Last year, a New York Times article shed light on the namesake of the prestigious San Francisco law school the University of California, Hastings, Serranus Hastings.
Hastings was California’s Chief Justice of the Supreme Court in 1849, owner of significant land holdings in Mendocino County, and the promoter and financier of the Round Valley Settler Massacres of 1856-1859.
According to a press release from UC Hastings, the historical Hastings “perpetrated genocidal acts against Native Californians in the 1850s in the Round and Eden Valleys.”
Last year, UC Hastings administrators and leaders decided to change the school’s name by collaborating with members of Mendocino County’s Round Valley Tribal Community (the group that subsumed the historical Yuki people).
As per an article from Thomas Fuller, the San Francisco Bureau Chief for the New York Times, the process of choosing a new name has proven laborious and expensive. UC Hastings officials are seemingly stalled on the issue of what the school’s name will actually be, or whether the school should change its name at all.
Fuller quotes Professor Marsha N. Cohen at UC Hastings who states “It seems like it would make more sense to use the money for things that would be more beneficial.”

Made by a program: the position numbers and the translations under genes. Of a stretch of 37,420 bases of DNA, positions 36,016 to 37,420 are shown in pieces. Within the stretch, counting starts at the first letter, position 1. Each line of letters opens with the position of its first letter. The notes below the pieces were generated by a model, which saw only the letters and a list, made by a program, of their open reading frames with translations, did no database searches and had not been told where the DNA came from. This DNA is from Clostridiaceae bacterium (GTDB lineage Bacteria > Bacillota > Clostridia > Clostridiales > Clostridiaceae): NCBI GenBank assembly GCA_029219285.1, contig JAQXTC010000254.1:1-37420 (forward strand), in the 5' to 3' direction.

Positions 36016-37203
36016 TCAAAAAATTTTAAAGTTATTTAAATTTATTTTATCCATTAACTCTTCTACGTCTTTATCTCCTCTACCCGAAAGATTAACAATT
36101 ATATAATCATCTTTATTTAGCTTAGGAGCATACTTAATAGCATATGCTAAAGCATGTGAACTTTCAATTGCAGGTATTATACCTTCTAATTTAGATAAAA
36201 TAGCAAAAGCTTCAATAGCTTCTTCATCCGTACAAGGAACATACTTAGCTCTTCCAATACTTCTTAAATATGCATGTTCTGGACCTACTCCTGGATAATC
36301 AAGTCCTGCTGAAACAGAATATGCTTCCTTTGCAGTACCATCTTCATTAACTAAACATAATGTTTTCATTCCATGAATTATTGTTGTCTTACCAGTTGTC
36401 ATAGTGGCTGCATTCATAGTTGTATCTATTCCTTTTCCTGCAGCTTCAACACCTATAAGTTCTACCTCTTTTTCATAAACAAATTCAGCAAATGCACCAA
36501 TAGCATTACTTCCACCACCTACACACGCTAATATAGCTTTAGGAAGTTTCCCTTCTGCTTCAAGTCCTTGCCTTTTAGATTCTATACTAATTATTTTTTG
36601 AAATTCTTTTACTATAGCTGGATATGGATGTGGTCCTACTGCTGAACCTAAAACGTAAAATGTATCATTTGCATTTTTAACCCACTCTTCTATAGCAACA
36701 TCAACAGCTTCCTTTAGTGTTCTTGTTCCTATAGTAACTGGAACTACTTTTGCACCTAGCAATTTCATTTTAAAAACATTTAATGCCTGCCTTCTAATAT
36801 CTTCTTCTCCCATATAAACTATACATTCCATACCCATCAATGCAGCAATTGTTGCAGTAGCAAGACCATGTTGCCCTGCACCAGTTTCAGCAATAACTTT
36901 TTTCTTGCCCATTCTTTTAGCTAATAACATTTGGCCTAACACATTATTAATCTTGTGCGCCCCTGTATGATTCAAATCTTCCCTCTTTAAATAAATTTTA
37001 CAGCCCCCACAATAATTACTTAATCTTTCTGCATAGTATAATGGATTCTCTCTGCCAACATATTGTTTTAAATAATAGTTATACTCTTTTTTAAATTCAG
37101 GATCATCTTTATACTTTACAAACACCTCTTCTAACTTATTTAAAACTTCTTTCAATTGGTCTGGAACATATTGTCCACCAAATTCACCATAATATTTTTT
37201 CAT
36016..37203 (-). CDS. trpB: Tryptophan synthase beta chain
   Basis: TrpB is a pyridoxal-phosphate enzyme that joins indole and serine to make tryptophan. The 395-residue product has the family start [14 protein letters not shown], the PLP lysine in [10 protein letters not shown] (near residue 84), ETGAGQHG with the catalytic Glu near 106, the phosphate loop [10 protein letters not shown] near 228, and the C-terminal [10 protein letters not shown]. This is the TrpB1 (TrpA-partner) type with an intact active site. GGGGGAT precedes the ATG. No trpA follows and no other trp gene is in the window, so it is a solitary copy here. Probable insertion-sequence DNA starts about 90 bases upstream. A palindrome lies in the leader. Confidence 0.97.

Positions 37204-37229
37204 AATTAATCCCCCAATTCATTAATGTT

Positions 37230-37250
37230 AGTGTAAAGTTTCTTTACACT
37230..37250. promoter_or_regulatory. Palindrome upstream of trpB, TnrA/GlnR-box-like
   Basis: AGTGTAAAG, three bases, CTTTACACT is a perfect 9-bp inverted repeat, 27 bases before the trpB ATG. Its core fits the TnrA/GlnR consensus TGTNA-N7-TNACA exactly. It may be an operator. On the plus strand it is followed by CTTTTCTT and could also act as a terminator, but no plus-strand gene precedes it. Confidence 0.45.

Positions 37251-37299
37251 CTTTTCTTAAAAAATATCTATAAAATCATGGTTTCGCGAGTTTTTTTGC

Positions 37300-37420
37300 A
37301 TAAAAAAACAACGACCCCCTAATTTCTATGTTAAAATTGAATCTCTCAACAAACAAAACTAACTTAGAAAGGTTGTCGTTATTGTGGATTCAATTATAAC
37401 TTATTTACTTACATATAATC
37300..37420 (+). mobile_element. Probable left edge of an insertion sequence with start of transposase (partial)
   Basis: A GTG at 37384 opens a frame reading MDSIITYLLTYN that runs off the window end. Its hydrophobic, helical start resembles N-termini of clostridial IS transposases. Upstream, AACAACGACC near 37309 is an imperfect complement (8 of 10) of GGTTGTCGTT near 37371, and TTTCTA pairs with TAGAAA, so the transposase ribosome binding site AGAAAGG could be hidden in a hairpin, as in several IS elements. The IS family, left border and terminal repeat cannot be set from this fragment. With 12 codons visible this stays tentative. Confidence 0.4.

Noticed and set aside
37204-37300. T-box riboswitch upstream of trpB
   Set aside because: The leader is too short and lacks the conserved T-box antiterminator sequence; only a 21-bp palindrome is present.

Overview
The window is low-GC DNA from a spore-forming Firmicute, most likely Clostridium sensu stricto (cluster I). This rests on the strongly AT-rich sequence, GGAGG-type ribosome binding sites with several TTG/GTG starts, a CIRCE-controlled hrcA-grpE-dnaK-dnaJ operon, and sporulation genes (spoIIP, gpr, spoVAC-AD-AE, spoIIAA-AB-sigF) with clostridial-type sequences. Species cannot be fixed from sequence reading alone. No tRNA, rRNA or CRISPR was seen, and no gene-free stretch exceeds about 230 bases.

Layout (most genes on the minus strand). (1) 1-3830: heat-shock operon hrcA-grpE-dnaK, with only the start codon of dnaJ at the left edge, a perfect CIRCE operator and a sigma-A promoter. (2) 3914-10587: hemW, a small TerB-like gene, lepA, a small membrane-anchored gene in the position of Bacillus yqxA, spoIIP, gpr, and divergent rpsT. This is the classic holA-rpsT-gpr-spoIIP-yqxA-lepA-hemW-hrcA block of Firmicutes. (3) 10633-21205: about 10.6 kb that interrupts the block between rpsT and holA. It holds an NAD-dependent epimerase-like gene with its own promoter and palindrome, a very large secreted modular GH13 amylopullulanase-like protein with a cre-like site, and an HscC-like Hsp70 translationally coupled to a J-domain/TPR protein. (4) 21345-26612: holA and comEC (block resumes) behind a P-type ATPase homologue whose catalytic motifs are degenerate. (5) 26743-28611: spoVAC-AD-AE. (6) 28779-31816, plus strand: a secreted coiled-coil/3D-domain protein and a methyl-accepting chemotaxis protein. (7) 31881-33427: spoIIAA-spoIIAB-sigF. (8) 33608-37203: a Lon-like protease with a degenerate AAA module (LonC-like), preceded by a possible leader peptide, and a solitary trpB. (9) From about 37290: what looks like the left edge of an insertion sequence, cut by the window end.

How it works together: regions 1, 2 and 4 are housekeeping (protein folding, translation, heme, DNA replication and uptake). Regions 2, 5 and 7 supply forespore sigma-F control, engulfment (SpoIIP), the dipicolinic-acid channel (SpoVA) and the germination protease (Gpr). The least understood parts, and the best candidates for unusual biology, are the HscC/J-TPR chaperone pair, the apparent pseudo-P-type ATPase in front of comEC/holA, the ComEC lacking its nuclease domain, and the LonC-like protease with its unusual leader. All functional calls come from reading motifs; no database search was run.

The estimated cost of the name change, according to Fuller’s article, would range between $2 and $3 million. This expenditure would update the school’s signage, email, internet presence, stationery, brochures, and any aspect of campus that represents the school’s name.
Fuller reported that the law school’s board is recommending the school change its name to the “University of California, College of Law, San Francisco,” because the city of San Francisco is “world-class…well known for dynamism and innovation — qualities that distinguish our law school as well.” Another reason for this proposed name is that it conforms to the naming conventions of the other University of California campuses using the city of where it is located as the prominent marker of the school’s identity (i.e. UC Berkeley, UC Santa Barbara).
The members of the Yuki tribe collaborating with UC Hastings in the name change process are not satisfied with this proposal.
Steve Brown, the president of the Round Valley Yuki committee, told Fuller, “I want payback,” Brown told me. “You can call it reparations or social justice or whatever. I want our name on there.” The Yuki committee is proposing the name “Powen’om”, meaning “one people”, to honor the native people lost because of Hastings’ policies.
The historical Hastings purchased what is known called Eden Valley in northeast Mendocino County during the Gold Rush. Hastings and a group of other men begin killing “all the Indians they could find in the mountains.” While hunting natives, the group allegedly poisoned a rancheria’s food stock with strychnine.
Whether it be the cost or the complexity of finding the school a new name, UC Hastings’ emphatic call to rebrand after revelations of its namesake’s brutality toward Mendocino County’s native peoples came to light is stalled as of now.
Read the rest of Thomas Fuller’s examination of the issues surrounding UC Hastings’ name change here.